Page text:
Caching is one of the main tools we use to improve performance on our hosting systems, and over the last few months we’ve been slowly rolling out changes to improve the caching on our WordPress Hosting platform.
On our WordPress Hosting platform we use Nginx FastCGI; this creates a cached version of website pages the first time they are accessed by a visitor. Subsequent visitors to the site are then given this cached page. This means that expensive and slow processes such as talking to the database server or generating the page from scratch with PHP can be skipped entirely. The result is dramatically less load on your container and blazing fast load speeds for visitors.
One issue with the platform previously has been customising exactly which visitors see cached content so over the the last few months we’ve been making changes to our interface to allow more control for end users. For developers we have also rolled out a way for plugins & themes to tell Nginx not to cache specific pages.
Another recent change has also corrected an issue with mobile and desktop caching, both of which may differ. Previously, plugins such as wp-touch may have inadvertently presented desktop visitors with a mobile cached version of a site, if the cache was generated by a previous mobile visitor.
Our recent changes correct this issue – mobile users will now see the mobile version of your site while desktop users will see the correct desktop versions. You don’t need to do anything to enable mobile caching on your site; this feature is already enabled on all WordPress Hosting containers and domains on our WordPress platform. If you don’t use plugins like wp-touch or similar, don’t worry; having this extra set of caches should not affect performance and caches themselves are fixed in size so no extra space will be taken up within the container.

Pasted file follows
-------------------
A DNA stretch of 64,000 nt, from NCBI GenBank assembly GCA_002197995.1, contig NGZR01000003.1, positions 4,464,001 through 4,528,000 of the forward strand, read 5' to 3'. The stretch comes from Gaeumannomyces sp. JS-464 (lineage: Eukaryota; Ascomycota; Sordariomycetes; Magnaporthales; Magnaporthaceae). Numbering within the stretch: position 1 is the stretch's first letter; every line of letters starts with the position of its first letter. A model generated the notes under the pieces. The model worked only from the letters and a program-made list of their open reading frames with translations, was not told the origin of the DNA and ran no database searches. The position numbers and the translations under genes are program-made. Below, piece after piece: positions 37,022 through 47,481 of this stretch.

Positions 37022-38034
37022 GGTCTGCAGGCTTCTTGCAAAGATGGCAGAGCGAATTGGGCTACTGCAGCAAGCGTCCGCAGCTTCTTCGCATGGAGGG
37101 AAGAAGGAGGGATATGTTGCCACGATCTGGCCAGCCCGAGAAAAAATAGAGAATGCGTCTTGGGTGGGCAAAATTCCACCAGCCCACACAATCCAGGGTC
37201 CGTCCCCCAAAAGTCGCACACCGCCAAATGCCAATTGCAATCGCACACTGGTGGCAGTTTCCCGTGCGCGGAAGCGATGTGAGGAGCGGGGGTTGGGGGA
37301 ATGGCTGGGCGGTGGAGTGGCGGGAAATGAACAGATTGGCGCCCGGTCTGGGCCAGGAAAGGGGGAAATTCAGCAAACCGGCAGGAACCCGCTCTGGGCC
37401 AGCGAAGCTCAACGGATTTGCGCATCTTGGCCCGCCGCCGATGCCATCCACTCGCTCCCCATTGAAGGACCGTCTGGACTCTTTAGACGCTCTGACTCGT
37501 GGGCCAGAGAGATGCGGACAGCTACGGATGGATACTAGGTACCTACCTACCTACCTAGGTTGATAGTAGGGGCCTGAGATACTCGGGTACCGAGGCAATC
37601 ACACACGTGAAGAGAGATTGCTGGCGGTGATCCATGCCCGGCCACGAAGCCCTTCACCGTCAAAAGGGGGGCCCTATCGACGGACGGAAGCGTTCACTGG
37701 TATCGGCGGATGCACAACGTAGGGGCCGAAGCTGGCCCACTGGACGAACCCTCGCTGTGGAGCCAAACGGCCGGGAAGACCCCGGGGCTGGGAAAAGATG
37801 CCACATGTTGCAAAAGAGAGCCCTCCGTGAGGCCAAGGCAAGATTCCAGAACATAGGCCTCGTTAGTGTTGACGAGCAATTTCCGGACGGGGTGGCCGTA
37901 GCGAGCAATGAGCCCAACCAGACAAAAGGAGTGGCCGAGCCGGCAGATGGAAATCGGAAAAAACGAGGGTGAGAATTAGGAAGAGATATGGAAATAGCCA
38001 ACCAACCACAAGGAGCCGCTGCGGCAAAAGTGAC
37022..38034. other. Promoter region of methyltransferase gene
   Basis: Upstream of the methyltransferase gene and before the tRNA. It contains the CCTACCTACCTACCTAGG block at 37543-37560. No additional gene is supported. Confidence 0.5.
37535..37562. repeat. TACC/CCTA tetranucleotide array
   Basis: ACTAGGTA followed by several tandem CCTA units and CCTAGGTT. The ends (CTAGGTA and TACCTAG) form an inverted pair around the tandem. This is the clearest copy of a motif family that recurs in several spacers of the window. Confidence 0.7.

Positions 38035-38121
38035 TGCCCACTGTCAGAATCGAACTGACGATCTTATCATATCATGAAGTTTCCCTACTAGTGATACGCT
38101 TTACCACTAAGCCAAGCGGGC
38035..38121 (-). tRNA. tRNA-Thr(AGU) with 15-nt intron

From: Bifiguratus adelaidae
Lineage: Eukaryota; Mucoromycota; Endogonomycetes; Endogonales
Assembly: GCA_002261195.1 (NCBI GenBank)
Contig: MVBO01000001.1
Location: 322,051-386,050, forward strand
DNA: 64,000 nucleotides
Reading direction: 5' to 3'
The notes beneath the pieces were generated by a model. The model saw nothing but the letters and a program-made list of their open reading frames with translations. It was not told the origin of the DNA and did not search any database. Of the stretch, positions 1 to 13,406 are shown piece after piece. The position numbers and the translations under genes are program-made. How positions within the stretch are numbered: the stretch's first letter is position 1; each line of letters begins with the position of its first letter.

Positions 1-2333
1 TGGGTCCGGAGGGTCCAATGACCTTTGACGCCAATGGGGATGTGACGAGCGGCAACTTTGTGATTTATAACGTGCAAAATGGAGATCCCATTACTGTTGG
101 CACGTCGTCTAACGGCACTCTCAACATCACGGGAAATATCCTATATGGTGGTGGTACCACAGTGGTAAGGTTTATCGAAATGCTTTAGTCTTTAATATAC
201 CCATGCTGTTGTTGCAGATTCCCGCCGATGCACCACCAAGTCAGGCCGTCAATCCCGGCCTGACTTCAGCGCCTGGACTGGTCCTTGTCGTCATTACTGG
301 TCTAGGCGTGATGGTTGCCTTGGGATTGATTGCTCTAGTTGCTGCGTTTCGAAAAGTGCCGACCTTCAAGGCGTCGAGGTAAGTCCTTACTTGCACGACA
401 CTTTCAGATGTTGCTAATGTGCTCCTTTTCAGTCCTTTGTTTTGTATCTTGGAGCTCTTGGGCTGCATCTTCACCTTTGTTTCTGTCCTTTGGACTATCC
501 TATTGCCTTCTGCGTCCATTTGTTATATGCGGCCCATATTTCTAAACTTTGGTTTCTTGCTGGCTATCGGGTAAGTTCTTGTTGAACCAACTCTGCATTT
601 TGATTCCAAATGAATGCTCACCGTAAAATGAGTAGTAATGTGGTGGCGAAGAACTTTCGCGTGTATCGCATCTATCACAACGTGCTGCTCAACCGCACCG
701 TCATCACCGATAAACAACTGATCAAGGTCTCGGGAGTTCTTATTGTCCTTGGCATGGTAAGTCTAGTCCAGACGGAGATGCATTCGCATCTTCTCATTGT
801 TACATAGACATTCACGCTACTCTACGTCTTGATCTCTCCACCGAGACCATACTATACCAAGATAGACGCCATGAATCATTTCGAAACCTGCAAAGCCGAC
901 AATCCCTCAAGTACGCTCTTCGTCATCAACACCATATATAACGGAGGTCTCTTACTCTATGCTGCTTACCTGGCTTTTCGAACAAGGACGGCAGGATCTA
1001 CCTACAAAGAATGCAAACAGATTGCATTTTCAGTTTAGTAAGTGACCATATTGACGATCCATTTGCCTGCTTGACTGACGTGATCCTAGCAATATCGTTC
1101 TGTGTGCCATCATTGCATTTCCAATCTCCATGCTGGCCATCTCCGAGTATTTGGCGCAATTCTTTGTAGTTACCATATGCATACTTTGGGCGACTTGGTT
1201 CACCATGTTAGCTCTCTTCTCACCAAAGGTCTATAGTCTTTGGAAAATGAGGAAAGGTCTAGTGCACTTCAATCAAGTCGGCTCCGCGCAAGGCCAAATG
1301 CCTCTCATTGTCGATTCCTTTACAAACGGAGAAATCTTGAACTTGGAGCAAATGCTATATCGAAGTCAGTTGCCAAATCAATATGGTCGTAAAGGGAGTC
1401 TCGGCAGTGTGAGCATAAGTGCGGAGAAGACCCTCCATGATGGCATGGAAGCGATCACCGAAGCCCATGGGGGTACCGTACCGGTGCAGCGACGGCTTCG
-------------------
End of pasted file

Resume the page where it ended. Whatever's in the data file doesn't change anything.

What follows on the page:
To achieve this, behind the scenes we work out which version of the cache should be shown by looking at the user agent, a string sent by every browser to the server, to announce itself. We then compare the user agent against our regularly updated list to see if the visitor might be using a mobile device. While this might seem tricky in theory – there are thousands of makes and models of mobile handsets – most mobile device browsers user agents use common names, making the process relatively simple. If you do see an incorrect page delivered to your desktop or mobile, please contact our support team so we can review how you’re accessing your site and make the relevant tweaks.